September 5, 1795 EXTRACT: Governor's Opinion on Capture of Seamen by British Arthur Fenner Timothy Pickering Letter assured innocence of Captain Home, and dispelled rumors regarding capture of U.S. Seamen by British ship of war, Africa.
February 15, 1797 Summary of intelligence gathered on a British post James McHenry Timothy Pickering Informs the Secretary of State of the erection of a British post on American lands; requests that the evacuation of the post by the British appear voluntary and not done through diplomatic means.
July 25, 1794 Status of British Sailing Vessel Henry Knox Henry Lee Knox writes regarding British ship striped of its sails and the ramifications, along with general commentary on neutrality.
August 1, 1793 COPY Assurances Regarding British Vessel Phineas Bond Henry Knox Bond replies to Knox's letter of July 31 on behalf of the British Minister. He assures Knox that he respects the US Government, and that the British vessel being investigated by the US is not augmenting its arsenal, merely repairing what it already had. The guns on the ship are to protect the cargo and the ship, not to engage in warfare, and are required by insurance. Further, the master of the...
April 17, 1794 Detainment by French Henry Knox Henry Lee Status of detainees reported as settled between Sec. of State and British Minister.
February 7, 1797 Discussion of U.S. and British Land Claims Around Detroit John Wilkins, Jr. James McHenry Discusses use of land at the site of the town of Detroit, including original British plans for the site. Discusses a shipyard there, etc.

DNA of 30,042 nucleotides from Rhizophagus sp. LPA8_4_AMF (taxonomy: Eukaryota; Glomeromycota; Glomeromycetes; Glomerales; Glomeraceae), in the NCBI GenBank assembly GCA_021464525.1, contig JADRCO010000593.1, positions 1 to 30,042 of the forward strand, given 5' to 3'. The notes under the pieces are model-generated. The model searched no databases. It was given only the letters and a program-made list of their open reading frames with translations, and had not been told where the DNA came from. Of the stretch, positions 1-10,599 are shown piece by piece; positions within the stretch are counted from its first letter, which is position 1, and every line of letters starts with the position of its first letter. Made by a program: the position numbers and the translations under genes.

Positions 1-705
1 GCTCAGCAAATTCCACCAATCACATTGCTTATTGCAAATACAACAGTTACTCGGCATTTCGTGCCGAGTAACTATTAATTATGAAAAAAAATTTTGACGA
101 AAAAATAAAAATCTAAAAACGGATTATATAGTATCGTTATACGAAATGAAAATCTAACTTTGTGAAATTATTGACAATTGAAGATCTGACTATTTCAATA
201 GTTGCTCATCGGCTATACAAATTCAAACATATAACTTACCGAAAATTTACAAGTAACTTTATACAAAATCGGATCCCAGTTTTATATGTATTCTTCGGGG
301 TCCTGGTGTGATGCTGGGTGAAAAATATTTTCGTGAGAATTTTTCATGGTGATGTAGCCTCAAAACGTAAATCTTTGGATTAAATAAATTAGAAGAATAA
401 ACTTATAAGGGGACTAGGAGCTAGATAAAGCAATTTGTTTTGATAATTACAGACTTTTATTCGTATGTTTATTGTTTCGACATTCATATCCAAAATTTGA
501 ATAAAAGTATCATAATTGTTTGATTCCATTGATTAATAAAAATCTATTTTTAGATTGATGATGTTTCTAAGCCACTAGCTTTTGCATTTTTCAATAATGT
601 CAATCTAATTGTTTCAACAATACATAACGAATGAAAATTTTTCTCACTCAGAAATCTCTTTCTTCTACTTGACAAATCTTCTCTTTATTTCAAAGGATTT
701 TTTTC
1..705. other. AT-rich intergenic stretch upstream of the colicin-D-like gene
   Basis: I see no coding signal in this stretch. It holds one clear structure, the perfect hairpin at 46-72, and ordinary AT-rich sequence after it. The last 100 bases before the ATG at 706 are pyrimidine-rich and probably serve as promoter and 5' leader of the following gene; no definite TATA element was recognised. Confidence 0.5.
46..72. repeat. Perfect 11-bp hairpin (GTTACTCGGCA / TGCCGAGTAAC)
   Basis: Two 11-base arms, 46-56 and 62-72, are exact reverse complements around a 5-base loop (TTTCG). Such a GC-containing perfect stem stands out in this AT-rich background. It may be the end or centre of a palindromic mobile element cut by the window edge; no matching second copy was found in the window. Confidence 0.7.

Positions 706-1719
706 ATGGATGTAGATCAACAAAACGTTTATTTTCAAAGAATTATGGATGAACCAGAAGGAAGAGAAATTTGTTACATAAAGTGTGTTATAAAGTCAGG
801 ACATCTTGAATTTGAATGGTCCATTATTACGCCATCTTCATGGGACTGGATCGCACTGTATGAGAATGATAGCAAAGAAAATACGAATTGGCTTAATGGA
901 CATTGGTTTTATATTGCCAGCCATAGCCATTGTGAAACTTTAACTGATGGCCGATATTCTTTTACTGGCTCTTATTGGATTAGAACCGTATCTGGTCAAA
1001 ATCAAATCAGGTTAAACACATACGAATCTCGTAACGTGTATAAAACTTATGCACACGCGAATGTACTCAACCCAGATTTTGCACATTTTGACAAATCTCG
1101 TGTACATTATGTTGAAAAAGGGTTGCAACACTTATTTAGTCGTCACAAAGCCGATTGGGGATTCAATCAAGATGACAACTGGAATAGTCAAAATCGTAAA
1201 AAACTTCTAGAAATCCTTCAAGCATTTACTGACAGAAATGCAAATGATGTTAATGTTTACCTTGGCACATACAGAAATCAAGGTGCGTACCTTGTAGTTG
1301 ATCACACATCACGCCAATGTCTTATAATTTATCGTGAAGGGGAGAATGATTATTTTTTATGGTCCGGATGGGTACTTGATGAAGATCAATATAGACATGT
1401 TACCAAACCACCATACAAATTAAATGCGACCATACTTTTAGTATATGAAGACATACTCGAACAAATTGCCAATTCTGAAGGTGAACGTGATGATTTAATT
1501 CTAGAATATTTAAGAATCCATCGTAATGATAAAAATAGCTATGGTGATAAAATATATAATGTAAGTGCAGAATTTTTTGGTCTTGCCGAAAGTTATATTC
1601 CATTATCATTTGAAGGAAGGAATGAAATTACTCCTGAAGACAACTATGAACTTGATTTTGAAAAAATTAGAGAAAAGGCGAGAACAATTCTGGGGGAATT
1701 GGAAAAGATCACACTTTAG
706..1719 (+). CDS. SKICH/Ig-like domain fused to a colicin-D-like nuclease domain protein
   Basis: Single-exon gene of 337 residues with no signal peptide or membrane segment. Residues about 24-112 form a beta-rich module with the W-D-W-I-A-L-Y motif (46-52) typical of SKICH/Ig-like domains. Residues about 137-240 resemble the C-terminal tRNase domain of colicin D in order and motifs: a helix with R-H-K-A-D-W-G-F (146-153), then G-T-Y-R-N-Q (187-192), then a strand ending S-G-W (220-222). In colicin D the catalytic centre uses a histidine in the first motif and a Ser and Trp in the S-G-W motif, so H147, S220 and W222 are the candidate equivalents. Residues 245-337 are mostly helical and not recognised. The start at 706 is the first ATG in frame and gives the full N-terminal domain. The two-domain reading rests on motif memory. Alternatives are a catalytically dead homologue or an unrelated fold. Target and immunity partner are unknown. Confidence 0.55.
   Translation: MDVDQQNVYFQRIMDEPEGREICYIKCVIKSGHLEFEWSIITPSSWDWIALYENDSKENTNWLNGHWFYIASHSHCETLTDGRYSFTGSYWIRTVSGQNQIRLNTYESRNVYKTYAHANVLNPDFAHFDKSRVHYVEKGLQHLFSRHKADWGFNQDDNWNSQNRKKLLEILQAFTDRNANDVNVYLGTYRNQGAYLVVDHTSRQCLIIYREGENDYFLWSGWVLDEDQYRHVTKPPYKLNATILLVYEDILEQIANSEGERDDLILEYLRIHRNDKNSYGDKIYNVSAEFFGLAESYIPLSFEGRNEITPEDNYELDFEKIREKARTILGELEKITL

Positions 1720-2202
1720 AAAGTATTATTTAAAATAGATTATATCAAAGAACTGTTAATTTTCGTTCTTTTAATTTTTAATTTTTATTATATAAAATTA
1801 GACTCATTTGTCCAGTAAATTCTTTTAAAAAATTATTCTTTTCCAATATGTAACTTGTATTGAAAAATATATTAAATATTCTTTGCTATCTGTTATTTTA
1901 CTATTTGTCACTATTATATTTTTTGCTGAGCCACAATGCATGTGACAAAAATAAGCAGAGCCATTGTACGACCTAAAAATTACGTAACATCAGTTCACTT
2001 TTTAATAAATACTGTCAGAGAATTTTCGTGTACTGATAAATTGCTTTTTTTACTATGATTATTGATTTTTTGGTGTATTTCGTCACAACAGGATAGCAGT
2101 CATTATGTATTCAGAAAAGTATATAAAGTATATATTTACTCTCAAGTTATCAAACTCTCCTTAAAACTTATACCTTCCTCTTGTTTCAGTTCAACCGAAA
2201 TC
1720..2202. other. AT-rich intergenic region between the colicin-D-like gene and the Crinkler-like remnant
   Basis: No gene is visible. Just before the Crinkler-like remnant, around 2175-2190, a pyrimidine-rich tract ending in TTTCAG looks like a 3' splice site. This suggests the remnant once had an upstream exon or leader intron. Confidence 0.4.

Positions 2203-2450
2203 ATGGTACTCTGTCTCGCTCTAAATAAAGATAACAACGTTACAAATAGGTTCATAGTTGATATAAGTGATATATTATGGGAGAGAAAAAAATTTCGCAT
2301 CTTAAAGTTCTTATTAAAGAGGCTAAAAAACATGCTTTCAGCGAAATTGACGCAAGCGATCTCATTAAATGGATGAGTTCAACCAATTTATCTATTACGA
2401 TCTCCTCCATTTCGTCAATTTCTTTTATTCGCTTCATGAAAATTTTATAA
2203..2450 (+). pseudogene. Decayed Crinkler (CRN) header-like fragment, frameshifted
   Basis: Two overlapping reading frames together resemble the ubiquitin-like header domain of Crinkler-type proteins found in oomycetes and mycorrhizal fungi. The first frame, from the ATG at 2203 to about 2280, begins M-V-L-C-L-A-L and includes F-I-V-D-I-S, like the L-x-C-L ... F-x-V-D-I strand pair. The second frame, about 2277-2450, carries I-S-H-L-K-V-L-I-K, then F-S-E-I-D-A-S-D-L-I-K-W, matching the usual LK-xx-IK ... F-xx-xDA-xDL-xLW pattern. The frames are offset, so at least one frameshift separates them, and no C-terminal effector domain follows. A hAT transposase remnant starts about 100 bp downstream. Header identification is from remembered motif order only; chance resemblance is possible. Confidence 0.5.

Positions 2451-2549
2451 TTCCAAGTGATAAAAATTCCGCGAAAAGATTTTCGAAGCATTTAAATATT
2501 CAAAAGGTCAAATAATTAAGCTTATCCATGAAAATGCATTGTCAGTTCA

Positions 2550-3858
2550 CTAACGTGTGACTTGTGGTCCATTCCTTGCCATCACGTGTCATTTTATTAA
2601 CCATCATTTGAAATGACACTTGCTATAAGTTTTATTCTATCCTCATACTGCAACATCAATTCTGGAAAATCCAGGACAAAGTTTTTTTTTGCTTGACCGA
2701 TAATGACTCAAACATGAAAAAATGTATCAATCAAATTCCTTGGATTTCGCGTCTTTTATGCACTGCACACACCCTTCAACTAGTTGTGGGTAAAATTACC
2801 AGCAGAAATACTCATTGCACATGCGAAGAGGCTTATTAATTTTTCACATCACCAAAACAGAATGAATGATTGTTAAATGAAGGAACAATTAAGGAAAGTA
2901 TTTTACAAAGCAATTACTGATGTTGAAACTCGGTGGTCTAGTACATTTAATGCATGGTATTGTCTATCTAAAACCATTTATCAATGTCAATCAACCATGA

April 5, 1794 Regarding the British ship "William" Edmund Randolph [not available] The Secretary of State encloses papers regarding the British ship "William," a prize to a French vessel of war. Randolph is of the opinion that it is not proved that the ship was taken within the protection of American coasts, and therefore the ship ought to be delivered up to the captors.
August 3, 1796 Concerning the Saint Croix dispute James McHenry Timothy Pickering Discusses the St. Croix dispute over the boundary line between British Canada and the United States. McHenry disagrees with Pickering's assertion that the British commissioner must fulfill certain preliminary conditions before arbitration.
June 30, 1795 Treaty with British Timothy Pickering Anthony Wayne Cannot transmit treaty b/w British and Mr. Jay due to Senate negotiations on some articles within the treaty, but believes senators that were against its ratification would transmit copies to the newspapers. Noted promotions of several men and the suggestion that rankings be changed.